Family ‘left in the dark’ on ill 83-year-old’s condition

By Alexandra Bánfi   |   Reporter   |
Sunday 17th April 2022 8:43 am
[email protected]
Jeffrey and Fiona Wells are pictured here with their son, and Ewan’s brother, Alistair Wells

Subscribe newsletter

Subscribe to our email and get updates right in your inbox.

A Talybont family were left in the dark and “forced to make a formal complaint” after failing to receive an update on their 80-year-old relative.

Jeffrey Wells, 83, suffers with heart issues and transient ischemic attack (TIA), a condition that causes a temporary period of symptoms similar to those of a stroke.

Jeffrey was taken to Bronglais Hospital, in Aberystwyth, on 23 March, after falling at his home in Talybont on Sunday, 20 March.

Jeffrey’s 84-year-old wife Fiona, who is almost blind with mobility issues and limited use of her fingers due to arthritis, struggled to lift him. The couple were told they would probably have to wait over four hours for an ambulance.

Due to the fact that Jeffrey seemingly only had a broken hand and the reluctance of ambulance staff, nothing more was done.

On Wednesday, 23 March, an ambulance attended when Jeffrey suffered increasing back pain. After a three hour wait and a “dismissive” attitude from the ambulance staff, Jeffrey was taken to Bronglais.

But during his time in Bronglais, where he remains to this day, his son Ewan Wells said the family have been left in the dark, only receiving an update from a doctor after submitting a formal complaint.

Ewan said: “On the morning of Friday, 25 March, I was at home in Lancashire when I received a phone call from my father. He sounded distressed and confused but told me he had broken his back and was in Bronglais.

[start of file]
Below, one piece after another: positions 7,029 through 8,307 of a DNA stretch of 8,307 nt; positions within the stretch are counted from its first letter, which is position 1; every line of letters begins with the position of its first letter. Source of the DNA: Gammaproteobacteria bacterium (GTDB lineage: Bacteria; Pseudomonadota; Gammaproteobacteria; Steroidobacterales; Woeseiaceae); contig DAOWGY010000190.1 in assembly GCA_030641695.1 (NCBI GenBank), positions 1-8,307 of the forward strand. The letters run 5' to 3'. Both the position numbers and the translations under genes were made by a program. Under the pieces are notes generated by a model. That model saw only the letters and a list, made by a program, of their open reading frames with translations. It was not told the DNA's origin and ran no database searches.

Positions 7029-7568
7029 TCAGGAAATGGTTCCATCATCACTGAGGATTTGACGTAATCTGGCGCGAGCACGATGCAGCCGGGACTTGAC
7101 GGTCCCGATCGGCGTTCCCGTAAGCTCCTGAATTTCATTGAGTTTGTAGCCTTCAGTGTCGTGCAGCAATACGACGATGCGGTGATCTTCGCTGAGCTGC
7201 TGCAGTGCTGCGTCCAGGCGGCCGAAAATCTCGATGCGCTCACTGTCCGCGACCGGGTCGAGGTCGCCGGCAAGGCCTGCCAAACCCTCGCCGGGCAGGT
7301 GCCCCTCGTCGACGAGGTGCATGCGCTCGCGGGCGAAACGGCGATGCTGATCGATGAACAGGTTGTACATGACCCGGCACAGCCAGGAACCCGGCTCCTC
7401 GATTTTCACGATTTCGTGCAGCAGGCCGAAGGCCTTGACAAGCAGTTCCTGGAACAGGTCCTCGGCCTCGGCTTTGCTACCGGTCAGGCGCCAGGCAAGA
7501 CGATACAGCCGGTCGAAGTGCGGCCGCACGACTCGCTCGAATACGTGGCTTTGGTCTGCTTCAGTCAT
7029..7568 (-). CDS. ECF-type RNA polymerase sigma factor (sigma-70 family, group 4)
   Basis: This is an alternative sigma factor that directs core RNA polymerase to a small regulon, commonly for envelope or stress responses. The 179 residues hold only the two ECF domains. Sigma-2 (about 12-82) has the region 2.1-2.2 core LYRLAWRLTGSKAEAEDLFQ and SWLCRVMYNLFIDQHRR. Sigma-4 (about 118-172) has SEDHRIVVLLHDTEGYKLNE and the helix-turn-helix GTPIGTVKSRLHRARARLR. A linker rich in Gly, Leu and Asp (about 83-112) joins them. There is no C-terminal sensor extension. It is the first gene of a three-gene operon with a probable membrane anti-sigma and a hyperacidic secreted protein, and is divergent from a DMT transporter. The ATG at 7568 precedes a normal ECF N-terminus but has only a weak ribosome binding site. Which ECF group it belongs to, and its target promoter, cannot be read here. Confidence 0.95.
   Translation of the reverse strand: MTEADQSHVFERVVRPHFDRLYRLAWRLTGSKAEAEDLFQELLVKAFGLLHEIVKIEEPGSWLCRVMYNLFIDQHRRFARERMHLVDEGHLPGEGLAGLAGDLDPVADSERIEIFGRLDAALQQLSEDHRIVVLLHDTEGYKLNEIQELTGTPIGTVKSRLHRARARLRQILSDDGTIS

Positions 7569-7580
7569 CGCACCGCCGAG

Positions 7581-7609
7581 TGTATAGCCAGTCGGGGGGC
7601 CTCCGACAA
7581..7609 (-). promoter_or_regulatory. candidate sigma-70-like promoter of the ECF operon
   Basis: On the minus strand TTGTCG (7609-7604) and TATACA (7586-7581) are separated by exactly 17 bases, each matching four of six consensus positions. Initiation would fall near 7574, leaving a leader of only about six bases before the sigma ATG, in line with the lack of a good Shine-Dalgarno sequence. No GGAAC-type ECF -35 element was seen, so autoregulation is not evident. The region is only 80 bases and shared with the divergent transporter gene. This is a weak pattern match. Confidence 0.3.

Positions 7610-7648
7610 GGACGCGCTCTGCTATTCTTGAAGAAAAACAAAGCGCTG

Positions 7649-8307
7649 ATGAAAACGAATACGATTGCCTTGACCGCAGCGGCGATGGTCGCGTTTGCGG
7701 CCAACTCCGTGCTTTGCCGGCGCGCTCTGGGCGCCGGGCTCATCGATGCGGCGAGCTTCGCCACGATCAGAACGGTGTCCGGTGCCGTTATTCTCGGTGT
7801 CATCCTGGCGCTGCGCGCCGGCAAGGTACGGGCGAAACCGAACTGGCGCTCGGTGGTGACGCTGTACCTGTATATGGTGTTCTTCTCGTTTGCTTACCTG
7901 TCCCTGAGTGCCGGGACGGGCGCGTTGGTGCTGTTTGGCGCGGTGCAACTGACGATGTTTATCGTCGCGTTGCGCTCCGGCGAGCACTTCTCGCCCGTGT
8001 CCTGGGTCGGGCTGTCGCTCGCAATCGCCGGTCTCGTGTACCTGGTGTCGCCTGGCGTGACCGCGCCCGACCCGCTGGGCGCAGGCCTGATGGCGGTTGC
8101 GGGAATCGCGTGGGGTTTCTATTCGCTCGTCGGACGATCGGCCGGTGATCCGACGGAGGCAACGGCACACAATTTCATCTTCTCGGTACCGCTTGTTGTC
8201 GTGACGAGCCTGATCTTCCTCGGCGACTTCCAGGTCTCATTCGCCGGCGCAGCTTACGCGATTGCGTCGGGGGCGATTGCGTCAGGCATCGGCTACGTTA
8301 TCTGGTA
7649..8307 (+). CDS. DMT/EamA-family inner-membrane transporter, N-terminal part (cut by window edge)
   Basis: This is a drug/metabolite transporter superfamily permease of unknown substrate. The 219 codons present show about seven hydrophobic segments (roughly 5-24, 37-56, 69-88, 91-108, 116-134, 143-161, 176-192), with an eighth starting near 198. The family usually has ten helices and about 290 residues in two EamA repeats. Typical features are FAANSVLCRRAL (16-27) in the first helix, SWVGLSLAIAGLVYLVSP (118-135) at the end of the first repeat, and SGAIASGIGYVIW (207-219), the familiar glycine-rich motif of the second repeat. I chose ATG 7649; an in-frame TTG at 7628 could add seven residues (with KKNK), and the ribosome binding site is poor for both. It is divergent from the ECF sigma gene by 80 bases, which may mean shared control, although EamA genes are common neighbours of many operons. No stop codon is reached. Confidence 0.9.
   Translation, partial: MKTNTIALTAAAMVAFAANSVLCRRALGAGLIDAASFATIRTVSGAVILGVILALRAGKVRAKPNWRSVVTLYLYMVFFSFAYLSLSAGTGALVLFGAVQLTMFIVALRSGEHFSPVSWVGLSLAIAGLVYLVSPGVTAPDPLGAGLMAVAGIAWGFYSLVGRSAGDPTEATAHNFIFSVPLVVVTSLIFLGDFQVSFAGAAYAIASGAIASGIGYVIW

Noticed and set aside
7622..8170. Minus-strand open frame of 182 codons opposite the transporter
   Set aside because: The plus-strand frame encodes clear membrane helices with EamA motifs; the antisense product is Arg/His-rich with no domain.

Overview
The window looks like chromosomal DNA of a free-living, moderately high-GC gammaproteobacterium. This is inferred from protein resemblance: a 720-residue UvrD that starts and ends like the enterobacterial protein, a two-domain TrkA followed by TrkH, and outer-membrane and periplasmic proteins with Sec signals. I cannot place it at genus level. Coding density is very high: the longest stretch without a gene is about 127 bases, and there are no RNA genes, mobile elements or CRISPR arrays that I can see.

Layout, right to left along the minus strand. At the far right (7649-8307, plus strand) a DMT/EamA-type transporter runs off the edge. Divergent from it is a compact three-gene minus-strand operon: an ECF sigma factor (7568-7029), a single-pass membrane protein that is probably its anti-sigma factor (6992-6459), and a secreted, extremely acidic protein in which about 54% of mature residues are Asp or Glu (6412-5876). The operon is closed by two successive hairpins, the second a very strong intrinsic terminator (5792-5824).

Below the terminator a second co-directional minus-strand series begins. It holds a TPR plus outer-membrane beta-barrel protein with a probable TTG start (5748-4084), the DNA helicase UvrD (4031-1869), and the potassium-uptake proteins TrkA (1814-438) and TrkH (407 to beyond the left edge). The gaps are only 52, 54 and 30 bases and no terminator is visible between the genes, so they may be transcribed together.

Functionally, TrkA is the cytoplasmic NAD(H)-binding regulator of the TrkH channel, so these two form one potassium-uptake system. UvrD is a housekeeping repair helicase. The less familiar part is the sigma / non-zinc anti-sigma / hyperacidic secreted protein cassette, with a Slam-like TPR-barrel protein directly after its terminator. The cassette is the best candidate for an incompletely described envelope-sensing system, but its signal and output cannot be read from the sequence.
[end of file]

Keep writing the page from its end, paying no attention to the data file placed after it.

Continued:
“He had a scan the evening before and had just found out that he had fractured two of his vertebrae.

“We were informed that dad was due to see a specialist on Friday, and we should receive a phone call from the doctor once that had been done. We heard no more.

“Saturday and Sunday there was no call and again by Monday I was told that we would hear from the doctor later that day. We heard nothing on the Monday or Tuesday.”

Jeffrey, who was “slurring his words” and seemed “confused”, continued to ring his family.

“At around 5.15pm on Tuesday, my mother received a call from my father where he appeared to think he was cooking tea, he wasn’t making sense and was slurring badly. She wondered if he had another TIA.”

The family called the hospital, but after being reassured a doctor would see to Jeffrey, heard nothing back. Ewan’s calls were ignored or cut off, until he phoned from his mother’s phone and a nurse answered to say Jeffrey had not had a TIA or stroke.

On 29 March, Ewan decided to make a formal complaint to PALS (Patient Advice and Liaison Service), which led to an apologetic phone call from a doctor that day.

Ewan added: “No family should be forced to make a formal complaint in order to get to speak to the doctor in charge of their relatives care.”

Currently, the family have been told, by social services, that no support is available for Fiona when he returns home. As no relatives are able to return home, Jeffrey will not return home until this support can be sourced.

Hywel Dda have been contacted for a comment.

As we continue to protect and grow quality local journalism, Cambrian News is considering experimenting in the future with some form of paid-for content on our website.

If you’d like to help shape how that may look and secure some free credits if we do go live then please register  here.


To leave a comment you need to create an account. |

All comments 0